• From the subtext of the conversation, I strongly feel that Lara was only slightly involved in the decision to sell Django to the mines. The way Stephen spoke made it pretty clear that selling Django to the mines was his idea and that he'd manipulated everyone to make them think it was Lara's. She's not evil like Candie, just a symptom of the culture in which she was raised and an easy mark for a manipulative bastard like Stephen.
    • Because its such an out there and cruel Fate Worse than Death that even with her being grief stricken thats still fairly horrible of her to do.
    • Well for one thing Django didn't kill Candie, that was Schultz. For another, instead of simply having him killed or arrested she decided to have him tortured to death.
      • Django did still shoot dozens of her workers and essentially ruin her house. And given the way she seems to detatch herself from the issues of slavery, I doubt she knows the extent of the cruelt workers at the mines are shown. All she seemingly has is Stephen's word that it would be a more fitting punishment than death.
      • What evidence do you have she detaches herself from the issues of slavery? That one line where she says she doesn't want to look at Hildy's wipped back? I'm sorry but that just tells me she's not a complete and utter sadist and is easily counteracted by the fact just scenes before hand she was gussying Hildy up to be raped by Dr. Schultz. We have no reason to believe that she isn't just as racist as everyone else who works at and runs Candieland or that she is ignorant of what Le-Quint Dickey is like.
      • It's possible for both views to be correct, as well as the theory that I posted above. Lara seems somewhat emotionally fragile (her reaction to seeing Brunhilde's whipped back provoked an immediate and strong response, unusually) and, yes, detached from the realities of slavery. I have a hard time believing that Candie brings her along to his Mandingo fights, for example! Someone in that kind of precarious emotional state would be easy to manipulate, and if you go along with the idea that Stephen was a Manipulative Bastard who was able to feed her the idea carefully, it's the kind of disproportionate retribution that someone like that might latch onto against the person who came along and rocked her comfy boat.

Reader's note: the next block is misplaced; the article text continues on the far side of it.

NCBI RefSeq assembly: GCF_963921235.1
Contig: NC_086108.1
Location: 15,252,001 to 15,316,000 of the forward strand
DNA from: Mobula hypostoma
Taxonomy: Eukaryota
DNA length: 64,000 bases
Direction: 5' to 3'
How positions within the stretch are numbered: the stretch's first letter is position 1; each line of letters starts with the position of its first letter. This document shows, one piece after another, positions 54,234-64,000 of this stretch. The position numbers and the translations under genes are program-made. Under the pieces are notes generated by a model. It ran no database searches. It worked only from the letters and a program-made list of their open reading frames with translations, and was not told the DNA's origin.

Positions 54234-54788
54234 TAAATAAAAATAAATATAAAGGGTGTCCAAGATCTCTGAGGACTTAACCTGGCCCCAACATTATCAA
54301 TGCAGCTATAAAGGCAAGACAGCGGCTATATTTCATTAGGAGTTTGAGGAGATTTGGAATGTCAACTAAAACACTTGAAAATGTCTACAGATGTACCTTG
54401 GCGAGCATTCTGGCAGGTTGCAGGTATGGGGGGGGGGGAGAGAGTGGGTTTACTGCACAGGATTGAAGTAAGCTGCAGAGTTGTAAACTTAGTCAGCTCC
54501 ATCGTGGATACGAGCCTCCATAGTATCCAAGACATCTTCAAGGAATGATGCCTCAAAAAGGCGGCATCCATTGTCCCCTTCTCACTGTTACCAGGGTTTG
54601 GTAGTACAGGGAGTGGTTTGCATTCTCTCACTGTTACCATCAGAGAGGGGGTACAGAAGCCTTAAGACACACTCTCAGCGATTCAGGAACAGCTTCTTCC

• It wasn't an emotional response to the horror—she was ashamed because it was inappropriate at the dinner table. She did not personally care about Broomhilda. As pointed out, she was about to subject Django to brutal torture, which is only stopped because Stephen thinks up a better one and slyly suggests it to her. Django did not kill her brother, and if he killed anyone else, it was in reasonable self defense, as they were about to turn and kill him. She was not innocent. As someone said above, her sadism was limited by the lack of power she had in her society, not by her bleeding heart.
  • The entire premise of the plot. Why does Schultz need Django in the first place? To spot the Brittle brothers, yes, but Schultz knows what all his other bounties look like, nothing of this sort ever happens again, and there's nothing that suggests the Brittle brothers are particularly hard to locate. Going by fake names is a complication but certainly not unheard of among bandits. I could see Schultz just randomly running across Django and realizing he knows the dudes, but deliberately seeking him out? And why Django, specifically? Surely he wasn't the only one on the plantation.
    • With his other bounties he had a wanted poster, the exception being the sheriff. In the case of the Brittle brothers all he had was a warrant explaining who they were. He had to track them down and the way he decided to do that was to use somebody who could confirm what they looked like. Him choosing Django for that job was probably a matter of convenience, since he had just been sold (auctions have records) and was still in transit, making it easy to buy/steal him from his new owners.
    • Not to mention that a (former) slave would be far more likely to help kill three white overseers than a pre-Civil War southern white would. Anyone else might have refused to identify the brothers or double-crossed Schultz before his job was finished.
    • Also, Shultz has a case of Complexity Addiction. It's a weakness of his that eventually gets him killed.
  • A lot is made of the fact that Django has to kill a man in front of his son, but why is the killing necessary in the first place? The poster explicitly says "dead OR alive," and the outlaw isn't exactly in a position to resist a pair of armed killers. I could see Schultz being so jaded that he would rather kill the man than worry about transporting him alive, but Django never raises the point either after his initial protest.
    • It goes back to Shultz, really. We're shown again and again that he's a killer at heart (even if he is a sympathetic one). The killing isn't, in fact, necessary, but Shultz doesn't take his prisoners alive (too much hassle, and potentially dangerous). Shultz pushes Django into that killing to bring him around to Shultz's worldview.
    • Django also doesn't seem to be entirely against the killing of the outlaw in and of itself, just against killing him in front of his son. The option of taking the outlaw alive isn't on the table, rightly or wrongly, and Django knows that, but he still has some trouble with the specifics.
  • Why didn't Django allow Schultz to save D'Artagnan? To keep up the ruse to fool Candie?
    • Basically, yes.
  • Why were there so many Mooks in the big shootout at the end? There's no reason for Calvin to have that many white employees.